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N. Himebaugh, K. Thorn, L. Thibos, A. Bradley, C. Begley; Correlation of Visual Acuity, Optical Aberrations, and Light Scatter During Periods of Non-blinking in Soft Contact Lens Wearers . Invest. Ophthalmol. Vis. Sci. 2003;44(13):3711.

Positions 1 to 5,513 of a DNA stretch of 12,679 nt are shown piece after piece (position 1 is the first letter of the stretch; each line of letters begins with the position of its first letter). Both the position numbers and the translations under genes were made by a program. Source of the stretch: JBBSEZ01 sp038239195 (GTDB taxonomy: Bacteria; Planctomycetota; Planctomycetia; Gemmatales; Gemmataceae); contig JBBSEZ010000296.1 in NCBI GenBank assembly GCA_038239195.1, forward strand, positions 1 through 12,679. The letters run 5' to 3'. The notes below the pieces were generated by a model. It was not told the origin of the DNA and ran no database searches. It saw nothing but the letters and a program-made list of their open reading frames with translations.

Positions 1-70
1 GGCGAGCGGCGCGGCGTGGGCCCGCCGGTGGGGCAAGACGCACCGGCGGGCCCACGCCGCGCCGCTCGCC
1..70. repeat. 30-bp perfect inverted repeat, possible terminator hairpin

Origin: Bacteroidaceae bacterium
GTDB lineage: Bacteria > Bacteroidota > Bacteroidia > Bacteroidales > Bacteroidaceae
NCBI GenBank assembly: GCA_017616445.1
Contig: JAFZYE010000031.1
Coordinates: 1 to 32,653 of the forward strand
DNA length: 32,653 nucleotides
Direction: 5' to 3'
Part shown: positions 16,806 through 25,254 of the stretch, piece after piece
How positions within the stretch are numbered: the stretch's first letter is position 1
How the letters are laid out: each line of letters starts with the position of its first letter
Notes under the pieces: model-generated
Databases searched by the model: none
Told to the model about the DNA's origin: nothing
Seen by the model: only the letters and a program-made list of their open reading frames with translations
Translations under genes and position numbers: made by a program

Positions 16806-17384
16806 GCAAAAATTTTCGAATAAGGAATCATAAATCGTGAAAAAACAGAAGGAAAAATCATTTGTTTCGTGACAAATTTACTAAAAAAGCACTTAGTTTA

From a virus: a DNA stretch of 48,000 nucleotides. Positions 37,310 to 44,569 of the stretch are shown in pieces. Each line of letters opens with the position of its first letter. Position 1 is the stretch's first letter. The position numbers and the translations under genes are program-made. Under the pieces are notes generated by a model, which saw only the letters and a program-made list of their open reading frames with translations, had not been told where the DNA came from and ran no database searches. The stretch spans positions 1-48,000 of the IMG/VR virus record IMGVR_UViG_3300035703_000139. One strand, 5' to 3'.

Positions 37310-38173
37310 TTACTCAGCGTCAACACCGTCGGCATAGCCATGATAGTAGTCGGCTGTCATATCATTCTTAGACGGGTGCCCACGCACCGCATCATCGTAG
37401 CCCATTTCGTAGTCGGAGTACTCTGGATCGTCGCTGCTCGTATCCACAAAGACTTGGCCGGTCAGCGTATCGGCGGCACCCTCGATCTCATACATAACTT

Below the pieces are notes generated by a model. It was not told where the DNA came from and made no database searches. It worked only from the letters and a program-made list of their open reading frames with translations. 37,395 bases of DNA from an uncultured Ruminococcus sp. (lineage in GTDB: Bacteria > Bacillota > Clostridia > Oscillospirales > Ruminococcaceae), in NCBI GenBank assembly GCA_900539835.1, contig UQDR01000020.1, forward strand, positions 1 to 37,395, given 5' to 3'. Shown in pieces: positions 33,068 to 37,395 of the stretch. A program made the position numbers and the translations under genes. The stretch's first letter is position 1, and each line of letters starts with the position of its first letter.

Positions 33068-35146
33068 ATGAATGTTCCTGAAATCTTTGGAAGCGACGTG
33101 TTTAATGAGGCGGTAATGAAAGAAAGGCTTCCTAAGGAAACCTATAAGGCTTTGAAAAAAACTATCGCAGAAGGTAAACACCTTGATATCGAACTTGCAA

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Purpose: To investigate the relation between optical quality and visual acuity in soft contact lens wearers during periods of non-blinking.Methods: High contrast visual acuity was measured continuously in five soft contact lens wearers and 2 control spectacle lens wearers during periods of normal blinking (30 seconds) and short periods of non-blinking (up to 30 seconds) while tear film disruption was monitored simultaneously using infrared retroillumination and Shack-Hartmann aberrometry. Retroillumination was used to determine the spatial location of tear film break-up. Shack-Hartman aberrometry measurements obtained every 0.8 seconds were used to determine the time course of development of optical aberrations and light scatter.Results: During periods of normal blinking, tear film break-up was minimal for all subjects. In the absence of tear break-up, optical aberrations and scatter remained constant with no change in visual acuity. During periods of non-blinking, tear break-up occurred in six of the seven subjects. Visual acuity at the end of blink suppression ranged from MAR equal to 0.73 minutes of arc for the subject with no tear break-up to greater than 4.5 minutes of arc for contact lens wearers with extensive tear break-up. Aberrations and scatter developed in areas corresponding to tear film break-up. Light scatter began to increase immediately after the blink, especially in contact lens subjects. Aberrations increased at a slower rate initially, but increased rapidly with the development of larger areas of tear break-up.Conclusions: The loss of visual acuity following cessation of blinking is correlated with increased optical aberrations and light scatter secondary to break-up of the tear film. These results provide an explanation for the symptoms of fluctuating, blurry, or disturbed vision reported by soft contact lens wearers.
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